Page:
[The most recent installment of our "Responses" series, in which someone responds to a recent article of interest in Mormon studies.]
As someone interested in the historical development of LDS thought, especially during the first few decades, I was excited to see Lynne Hilton Wilson’s fascinating “A New Pneumatology: Comparing Joseph Smith’s Doctrine of the Spirit with His Contemporaries and the Bible” (BYU Studies Quarterly 51, no. 1 : 119-152). Historical theology and intellectual history can be a tricky field, particularly when contextualizing someone’s ideas with the surrounding culture, though it can be highly rewarding when done right. However, while there was much to enjoy in the article, there were some aspects that made me pause. Besides disagreements with how Wilson presents Joseph Smith’s Protestant culture in general, often in attempt to make Mormon ideas more distinct from antebellum America, as well as disagreements with how she interprets Smith’s theology in particular, often in attempt to make his 1830 beliefs more consistant with those in 1844, there were a few methodological points that I think deserve examination.
Although intellectual history may not be as archive-based as some other historical sub-fields, source-criticism is still an important task. Especially when attempting to reconstruct ideas in a particular era or decade, it is crucial to give priority to contemporary documents over later reminiscences. In early Mormon history, the seven-volume History of the Church poses a particularly difficult problem, for though it draws from historical documents and is presented as if Joseph Smith himself wrote the text, the presence of later alterations, expansions, and deletions make it a generally untrustworthy source; the Joseph Smith Papers Project’s publication of most of the primary sources upon which History of the Church relies, both in print and online formats, makes Wilson’s uncritical reliance on these books (121, 134, 145, 147, 150, 151) all the more troubling. Similarly, Wilson bases some of her discussion about the Holy Ghost on George Laub’s “notes” of a Joseph Smith sermon that took place weeks before Joseph Smith’s death (126), echoing a claim presented in Andrew Ehat and Lyndon Cook in their important Words of Joseph Smith (1990). But this dating has since been challenged. As Jonathan Stapley astutely pointed out, the notes for this 1844 sermon are not found in Laub’s 1845 journal, but were additions made decades later and are therefore more likely representative of the more systematized theology of Utah than of the inchoate nature of Joseph Smith’s thought.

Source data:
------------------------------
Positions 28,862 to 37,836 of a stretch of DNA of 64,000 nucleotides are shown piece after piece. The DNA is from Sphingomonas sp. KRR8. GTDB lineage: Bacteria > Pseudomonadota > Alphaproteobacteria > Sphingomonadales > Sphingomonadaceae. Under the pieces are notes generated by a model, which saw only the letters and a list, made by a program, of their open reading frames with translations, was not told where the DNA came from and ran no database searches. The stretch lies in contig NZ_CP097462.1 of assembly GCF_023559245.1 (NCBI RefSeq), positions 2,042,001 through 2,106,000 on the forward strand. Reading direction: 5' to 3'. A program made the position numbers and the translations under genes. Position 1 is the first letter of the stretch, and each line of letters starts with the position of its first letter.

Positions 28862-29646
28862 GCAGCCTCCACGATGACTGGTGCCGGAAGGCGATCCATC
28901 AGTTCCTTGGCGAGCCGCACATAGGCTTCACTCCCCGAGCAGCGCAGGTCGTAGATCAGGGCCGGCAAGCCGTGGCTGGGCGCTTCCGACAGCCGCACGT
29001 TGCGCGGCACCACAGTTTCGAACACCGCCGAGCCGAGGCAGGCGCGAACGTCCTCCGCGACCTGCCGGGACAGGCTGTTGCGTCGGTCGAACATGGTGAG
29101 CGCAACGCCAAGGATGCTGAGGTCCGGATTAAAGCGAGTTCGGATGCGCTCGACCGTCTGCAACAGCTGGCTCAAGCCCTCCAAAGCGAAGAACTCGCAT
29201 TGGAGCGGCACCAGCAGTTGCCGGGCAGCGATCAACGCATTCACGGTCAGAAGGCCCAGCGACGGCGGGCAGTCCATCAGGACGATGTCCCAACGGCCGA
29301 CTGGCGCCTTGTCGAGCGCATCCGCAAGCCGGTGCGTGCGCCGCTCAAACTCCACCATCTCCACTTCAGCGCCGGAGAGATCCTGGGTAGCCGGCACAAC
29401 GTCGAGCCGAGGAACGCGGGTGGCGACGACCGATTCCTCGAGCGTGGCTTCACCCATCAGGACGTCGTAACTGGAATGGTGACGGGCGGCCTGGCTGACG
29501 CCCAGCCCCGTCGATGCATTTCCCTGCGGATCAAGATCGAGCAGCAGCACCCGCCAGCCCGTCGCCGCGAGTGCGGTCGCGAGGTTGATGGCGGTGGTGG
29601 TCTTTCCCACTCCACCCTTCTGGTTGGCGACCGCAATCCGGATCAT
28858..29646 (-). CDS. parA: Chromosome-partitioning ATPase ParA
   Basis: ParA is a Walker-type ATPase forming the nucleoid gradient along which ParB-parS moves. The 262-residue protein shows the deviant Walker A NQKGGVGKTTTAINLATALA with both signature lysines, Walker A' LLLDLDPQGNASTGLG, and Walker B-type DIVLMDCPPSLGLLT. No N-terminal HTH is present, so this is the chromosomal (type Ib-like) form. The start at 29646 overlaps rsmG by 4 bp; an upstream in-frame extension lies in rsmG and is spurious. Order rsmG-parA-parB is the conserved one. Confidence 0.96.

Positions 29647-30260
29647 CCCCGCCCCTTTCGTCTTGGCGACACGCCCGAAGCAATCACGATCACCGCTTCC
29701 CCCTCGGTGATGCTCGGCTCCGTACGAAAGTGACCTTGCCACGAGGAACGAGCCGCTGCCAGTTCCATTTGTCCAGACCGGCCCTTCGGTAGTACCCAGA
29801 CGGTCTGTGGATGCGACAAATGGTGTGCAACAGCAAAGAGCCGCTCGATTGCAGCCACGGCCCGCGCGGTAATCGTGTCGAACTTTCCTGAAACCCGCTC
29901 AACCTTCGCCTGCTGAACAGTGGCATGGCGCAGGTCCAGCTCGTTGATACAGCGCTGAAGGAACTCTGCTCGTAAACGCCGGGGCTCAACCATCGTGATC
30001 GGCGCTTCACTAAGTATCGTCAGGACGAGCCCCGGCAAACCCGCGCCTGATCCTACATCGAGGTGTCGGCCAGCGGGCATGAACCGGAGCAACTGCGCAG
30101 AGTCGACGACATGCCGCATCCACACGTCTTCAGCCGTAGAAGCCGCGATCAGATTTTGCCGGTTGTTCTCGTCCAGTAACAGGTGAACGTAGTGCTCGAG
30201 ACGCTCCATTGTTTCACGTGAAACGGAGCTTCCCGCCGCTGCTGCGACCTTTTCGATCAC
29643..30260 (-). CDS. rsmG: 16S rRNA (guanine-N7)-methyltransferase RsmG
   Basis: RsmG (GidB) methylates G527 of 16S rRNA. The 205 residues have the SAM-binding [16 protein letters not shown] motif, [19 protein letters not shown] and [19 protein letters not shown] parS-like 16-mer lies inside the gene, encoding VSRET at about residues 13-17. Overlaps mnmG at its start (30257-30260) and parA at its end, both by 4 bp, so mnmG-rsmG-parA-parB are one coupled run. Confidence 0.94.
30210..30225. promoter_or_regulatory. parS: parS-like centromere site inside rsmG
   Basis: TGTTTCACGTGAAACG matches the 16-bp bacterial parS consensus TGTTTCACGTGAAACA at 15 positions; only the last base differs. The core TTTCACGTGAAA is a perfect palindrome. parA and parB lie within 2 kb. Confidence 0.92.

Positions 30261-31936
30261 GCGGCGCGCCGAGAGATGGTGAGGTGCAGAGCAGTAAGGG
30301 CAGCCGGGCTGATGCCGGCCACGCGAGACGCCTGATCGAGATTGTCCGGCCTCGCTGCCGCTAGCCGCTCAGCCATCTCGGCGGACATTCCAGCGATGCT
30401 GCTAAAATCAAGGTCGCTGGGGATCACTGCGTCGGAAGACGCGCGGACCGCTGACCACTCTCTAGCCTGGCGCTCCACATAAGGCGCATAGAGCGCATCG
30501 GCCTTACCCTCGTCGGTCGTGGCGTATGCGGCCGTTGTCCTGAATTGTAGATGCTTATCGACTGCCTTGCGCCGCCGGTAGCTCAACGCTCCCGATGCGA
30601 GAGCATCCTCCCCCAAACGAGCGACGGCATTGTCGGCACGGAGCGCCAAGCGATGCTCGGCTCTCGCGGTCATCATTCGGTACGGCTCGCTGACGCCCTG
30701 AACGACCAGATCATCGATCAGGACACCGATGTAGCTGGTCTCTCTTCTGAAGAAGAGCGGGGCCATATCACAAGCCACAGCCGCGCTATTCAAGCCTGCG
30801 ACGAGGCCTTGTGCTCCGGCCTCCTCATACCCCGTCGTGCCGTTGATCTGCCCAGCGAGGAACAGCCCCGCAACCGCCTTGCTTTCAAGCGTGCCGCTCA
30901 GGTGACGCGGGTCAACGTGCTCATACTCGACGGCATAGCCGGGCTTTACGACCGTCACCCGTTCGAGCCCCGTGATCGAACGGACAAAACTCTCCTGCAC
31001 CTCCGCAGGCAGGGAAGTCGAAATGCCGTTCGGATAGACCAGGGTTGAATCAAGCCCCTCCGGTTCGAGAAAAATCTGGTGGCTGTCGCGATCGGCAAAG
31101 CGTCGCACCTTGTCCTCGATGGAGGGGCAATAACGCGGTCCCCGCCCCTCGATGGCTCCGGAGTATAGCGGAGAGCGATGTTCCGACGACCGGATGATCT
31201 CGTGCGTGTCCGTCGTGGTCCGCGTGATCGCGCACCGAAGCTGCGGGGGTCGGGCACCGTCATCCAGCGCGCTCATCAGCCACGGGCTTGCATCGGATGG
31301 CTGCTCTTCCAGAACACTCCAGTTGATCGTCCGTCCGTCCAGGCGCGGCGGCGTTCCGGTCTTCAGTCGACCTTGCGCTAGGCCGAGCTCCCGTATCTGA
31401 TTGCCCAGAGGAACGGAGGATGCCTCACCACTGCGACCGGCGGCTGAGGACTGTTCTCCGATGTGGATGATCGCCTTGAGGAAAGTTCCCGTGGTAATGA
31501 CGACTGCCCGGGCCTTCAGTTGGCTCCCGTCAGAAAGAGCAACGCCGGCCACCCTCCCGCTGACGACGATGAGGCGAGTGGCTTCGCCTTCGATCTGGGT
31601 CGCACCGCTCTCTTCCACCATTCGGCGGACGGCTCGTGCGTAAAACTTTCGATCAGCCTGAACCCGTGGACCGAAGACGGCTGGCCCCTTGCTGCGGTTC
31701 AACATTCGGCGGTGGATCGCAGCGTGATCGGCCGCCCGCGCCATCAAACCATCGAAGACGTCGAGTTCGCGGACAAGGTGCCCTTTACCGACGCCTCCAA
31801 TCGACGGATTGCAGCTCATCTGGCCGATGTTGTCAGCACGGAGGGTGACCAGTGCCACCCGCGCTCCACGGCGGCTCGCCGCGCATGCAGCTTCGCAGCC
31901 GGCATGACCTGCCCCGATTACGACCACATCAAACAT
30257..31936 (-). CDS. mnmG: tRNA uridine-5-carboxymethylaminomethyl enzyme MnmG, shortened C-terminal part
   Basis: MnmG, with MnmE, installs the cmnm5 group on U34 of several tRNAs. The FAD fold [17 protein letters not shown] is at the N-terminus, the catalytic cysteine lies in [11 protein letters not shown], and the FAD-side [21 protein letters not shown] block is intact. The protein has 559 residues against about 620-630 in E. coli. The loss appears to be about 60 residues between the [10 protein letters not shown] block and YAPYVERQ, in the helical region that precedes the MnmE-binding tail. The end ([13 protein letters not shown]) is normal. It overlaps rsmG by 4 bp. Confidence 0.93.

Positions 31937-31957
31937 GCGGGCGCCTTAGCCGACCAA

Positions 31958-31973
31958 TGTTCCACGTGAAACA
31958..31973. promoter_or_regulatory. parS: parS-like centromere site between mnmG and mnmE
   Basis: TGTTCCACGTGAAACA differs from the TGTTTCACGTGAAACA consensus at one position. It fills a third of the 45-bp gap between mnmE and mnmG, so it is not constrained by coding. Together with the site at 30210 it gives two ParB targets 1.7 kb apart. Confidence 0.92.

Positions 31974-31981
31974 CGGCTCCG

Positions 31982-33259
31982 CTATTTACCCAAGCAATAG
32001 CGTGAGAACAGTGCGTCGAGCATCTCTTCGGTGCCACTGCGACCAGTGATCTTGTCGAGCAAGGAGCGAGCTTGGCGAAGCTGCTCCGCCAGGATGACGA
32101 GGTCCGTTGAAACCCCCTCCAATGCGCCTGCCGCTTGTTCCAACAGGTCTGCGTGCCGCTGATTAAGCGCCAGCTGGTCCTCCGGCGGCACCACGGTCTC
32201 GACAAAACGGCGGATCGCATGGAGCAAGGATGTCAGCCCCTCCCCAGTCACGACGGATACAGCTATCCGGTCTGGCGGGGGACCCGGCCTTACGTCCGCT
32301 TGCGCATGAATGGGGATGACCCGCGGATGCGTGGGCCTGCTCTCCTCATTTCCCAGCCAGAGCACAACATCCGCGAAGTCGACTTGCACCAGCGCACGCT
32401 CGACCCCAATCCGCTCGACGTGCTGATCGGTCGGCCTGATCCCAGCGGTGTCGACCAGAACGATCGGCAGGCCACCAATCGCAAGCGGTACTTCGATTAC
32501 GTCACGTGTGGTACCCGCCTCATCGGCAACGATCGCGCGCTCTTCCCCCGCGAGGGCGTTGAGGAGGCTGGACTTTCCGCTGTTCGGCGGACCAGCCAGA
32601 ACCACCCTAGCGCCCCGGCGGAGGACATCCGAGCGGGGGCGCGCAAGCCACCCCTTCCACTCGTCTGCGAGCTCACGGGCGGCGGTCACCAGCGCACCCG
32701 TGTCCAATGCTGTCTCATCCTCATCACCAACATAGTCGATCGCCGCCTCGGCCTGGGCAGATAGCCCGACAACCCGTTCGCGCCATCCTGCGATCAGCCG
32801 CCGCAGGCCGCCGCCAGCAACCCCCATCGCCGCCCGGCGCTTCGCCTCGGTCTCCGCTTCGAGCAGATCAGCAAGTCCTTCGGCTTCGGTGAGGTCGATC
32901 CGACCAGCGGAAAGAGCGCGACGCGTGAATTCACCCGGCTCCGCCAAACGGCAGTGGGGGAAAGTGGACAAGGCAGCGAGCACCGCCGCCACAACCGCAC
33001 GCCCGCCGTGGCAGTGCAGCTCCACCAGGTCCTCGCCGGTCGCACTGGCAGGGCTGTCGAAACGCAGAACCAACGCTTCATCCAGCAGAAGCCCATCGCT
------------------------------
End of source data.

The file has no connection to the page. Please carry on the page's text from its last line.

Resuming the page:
Further, ideas have a tendency to change, progress, and develop over time, even within religious movements with authoritative truth claims like Mormonism. It is imperative, then, to be aware of changing circumstances in which words can take on different meanings. Terms like “the spirit of god” (126, fn. 19) and, more especially, “election” (138-140) meant different things throughout Joseph Smith’s life as new revelations, ecclesiastical practices, and ritual developments—the “line upon line, precept upon precept” process—introduced new frameworks and definitions for old phrases. This problem is compounded with reminiscences given long after Smith’s martyrdom. For example, Wilson quotes George A. Smith as saying “There was no point upon which the Prophet Joseph dwelt more than the discerning of Spirits,” referencing Ehat and Cook, Words of Joseph Smith, which seems to imply that this was a contemporary statement (135). However, this is misleading, as the quote actually comes decades later in Utah in the midst of Mormonism’s confrontation with Spiritualism—a debate in which spiritual discernment meant something completely different.
Finally, and perhaps most importantly, I was troubled with how Wilson dismissed other religionists’ spiritual claims. She introduced Smith’s contemporaries as those who practiced “bizarre behaviors” (129), described manifestations “fabricated by Lorenzo Dow” as “clearly fraudulent,” and claimed “similar dubious claims of communication from the Spirit” were prevalent during the era. These are descriptions that LDS historians decry when used to describe Joseph Smith and other early Mormons, with good reason. Descriptors like “bizarre,” “fraudulent,” and “dubious” are often in the eyes of the beholder and have been fortunately denounced by the historical academy. If we wish religious scholars to take a more charitable approach to early Mormons—who at times experienced spiritual manifestations like those of Lorenzo Dow—then we should similarly show that same sympathy for Mormonism’s contemporaries. A wonderful example is found in Richard Bushman’s “The Visionary World of Joseph Smith” (BYU Studies 47, no. 1 [1997-98]: 183-204), which does not question contemporary spiritual claims but rather sympathetically uses them to shed light on the Mormon Prophet.
Historical theology is a tricky, complicated, and often messy topic, and we should thus be careful in our attempts to reconstruct the fascinating, complex, and dynamic thought of early Mormonism.